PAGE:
2 Under-Appreciated Rails Commands

Easily undo scaffolding mistakes with rails destroy and execute arbitrary code from the command-line with rails runner.

Undo scaffolding with rails destroy

Sometimes (okay, I’ll admit, pretty often), I’ll make a typo or forget a column when running a big rails generate model or scaffold command. Now I’m stuck with an incomplete bunch of files that I need to fix or delete.

For example, pretend I tried to generate a Report model but misspelled the name column as naem:

$ bin/rails generate model Report naem:string
      invoke  active_record
      create    db/migrate/20150721233558_create_reports.rb
      create    app/models/report.rb
      invoke    test_unit
      create      test/models/report_test.rb
      create      test/fixtures/reports.yml

Oops! To fix my mistake, I could edit all of these files to correct the misspelling, or I could just undo the rails generate command and re-run it.

To undo, run the same command a second time, but replace generate with destroy.

$ bin/rails destroy model Report naem:string
      invoke  active_record
      remove    db/migrate/20150721233558_create_reports.rb
      remove    app/models/report.rb
      invoke    test_unit
      remove      test/models/report_test.rb
      remove      test/fixtures/reports.yml

It’s magic! My project is back to where I started, as if nothing happened. (If I had already run db:migrate, then I would need to run db:rollback first, then rails destroy.)

Execute code with rails runner

Have you ever needed to execute Rails code from the command line? Maybe you need to write a cronjob to clean up some models with ActiveRecord.

The rake solution

Until recently I assumed a custom rake task was the best solution. Something like this:

  • Write a rake task to do my ActiveRecord stuff
  • Put code in lib/tasks/mytask.rake
  • Run bundle exec rake mytask in my crontab or wherever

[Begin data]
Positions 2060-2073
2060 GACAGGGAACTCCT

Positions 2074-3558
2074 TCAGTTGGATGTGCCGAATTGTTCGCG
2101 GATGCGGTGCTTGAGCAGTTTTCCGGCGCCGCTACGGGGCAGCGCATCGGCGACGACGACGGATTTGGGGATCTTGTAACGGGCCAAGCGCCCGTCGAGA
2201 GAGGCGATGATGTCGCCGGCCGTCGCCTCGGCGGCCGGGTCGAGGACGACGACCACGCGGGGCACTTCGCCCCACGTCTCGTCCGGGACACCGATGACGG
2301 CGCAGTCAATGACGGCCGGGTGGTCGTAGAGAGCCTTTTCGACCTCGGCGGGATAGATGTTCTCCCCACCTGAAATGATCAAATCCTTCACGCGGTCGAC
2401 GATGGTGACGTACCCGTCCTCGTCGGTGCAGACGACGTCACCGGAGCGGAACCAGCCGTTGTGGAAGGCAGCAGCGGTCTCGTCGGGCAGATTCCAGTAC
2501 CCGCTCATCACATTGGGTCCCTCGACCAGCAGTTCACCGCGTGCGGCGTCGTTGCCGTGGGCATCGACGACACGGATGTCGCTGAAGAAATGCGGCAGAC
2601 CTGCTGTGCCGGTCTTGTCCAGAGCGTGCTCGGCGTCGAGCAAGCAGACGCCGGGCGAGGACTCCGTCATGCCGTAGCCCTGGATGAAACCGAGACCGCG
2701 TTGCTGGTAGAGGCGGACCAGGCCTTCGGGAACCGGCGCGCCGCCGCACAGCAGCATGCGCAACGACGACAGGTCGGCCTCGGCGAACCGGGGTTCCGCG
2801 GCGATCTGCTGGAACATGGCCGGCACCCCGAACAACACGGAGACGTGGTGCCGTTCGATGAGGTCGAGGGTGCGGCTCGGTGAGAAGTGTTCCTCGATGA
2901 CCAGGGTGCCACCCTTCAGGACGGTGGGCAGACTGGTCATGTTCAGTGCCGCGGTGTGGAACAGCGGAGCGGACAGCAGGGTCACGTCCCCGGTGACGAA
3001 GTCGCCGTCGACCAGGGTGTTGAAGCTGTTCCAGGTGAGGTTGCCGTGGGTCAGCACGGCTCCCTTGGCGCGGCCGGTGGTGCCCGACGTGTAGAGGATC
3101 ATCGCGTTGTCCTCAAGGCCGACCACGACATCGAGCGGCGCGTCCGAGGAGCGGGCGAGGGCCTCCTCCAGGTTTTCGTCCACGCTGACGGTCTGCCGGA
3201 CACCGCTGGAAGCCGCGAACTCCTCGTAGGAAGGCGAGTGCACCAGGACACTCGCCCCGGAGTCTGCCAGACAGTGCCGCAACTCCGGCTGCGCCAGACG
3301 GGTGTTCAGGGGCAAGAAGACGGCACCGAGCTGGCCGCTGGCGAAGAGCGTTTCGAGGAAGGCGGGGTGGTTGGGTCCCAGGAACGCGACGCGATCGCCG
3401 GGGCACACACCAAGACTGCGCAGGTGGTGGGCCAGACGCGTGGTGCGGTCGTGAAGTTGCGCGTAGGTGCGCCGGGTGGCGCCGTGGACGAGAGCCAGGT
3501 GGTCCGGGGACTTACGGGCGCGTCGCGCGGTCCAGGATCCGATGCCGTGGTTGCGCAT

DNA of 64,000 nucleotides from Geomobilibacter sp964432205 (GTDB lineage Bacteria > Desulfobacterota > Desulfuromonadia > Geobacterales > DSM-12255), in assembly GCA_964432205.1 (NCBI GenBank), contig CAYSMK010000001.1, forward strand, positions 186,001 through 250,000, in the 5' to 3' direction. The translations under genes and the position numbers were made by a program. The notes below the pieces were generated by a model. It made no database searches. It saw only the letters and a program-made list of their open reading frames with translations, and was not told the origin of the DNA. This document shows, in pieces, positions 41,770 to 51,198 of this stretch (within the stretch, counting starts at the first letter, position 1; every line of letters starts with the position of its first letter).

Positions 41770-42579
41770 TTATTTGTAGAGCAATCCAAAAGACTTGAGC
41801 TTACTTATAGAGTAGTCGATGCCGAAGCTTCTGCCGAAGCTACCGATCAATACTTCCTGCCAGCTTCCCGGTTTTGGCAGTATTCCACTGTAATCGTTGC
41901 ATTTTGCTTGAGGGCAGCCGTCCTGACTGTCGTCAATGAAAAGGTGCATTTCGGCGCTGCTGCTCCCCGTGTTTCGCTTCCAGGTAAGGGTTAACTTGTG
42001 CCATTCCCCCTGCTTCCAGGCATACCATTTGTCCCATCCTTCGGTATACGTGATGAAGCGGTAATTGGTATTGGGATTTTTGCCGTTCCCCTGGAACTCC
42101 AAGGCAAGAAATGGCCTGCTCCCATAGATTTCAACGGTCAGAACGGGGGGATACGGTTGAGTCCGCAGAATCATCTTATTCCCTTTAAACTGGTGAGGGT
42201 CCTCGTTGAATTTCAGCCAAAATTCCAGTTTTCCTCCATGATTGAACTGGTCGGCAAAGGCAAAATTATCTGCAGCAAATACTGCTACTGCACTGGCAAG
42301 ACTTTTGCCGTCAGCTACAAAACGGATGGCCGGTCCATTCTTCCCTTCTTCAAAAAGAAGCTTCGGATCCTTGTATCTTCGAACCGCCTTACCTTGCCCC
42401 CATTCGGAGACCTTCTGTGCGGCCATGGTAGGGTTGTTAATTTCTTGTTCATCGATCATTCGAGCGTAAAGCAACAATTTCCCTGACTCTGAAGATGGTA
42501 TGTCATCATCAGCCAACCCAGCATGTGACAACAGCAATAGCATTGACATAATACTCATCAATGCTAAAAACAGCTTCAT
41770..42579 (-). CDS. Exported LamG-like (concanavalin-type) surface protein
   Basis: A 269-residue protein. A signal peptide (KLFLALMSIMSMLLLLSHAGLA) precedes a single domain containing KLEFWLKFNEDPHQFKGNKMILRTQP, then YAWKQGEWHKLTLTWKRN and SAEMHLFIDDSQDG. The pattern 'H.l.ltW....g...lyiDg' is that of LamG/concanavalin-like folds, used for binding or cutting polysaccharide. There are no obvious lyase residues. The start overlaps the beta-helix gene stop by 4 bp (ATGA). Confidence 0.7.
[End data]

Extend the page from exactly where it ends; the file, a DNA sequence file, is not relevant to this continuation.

Better: use rails runner!

The runner command is just like ruby -e: it executes an arbitrary string of Ruby code. Unlike ruby -e, however, it first boots your Rails app and then runs your code in the full Rails environment. It’s just like running code inside the interactive rails console.

In other words, there is no need to write a Rake task. That’s unnecessary boilerplate.

An example

Let’s say we need a cronjob to delete records of our Report model that are more than 3 months old. How would we do that using rails runner?

First let’s add a scope in our existing app/models/report.rb to handle the ActiveRecord logic:

class Report < ActiveRecord::Base
  def self.pending_deletion
    where("updated_at < ?", 3.months.ago)

Now performing the deletion from either the crontab or the command line is super easy:

bundle exec rails runner -e production "Report.pending_deletion.destroy_all"

Note that you can specify the desired Rails environment using the -e or --environment option. Otherwise it defaults to development (or $RAILS_ENV, if set).


Like other Rails commands, there are one-letter shortcuts:

  • rails d → rails destroy
  • rails r → rails runner

I hope you find these commands to be useful in your Rails projects! More information can be found in the official Rails command line guide.

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Hi! 👋 I’m Matt Brictson, a software engineer in San Francisco. This site is my excuse to practice UI design, fuss over CSS, and share my interest in open source. I blog about Rails, design patterns, and other development topics.

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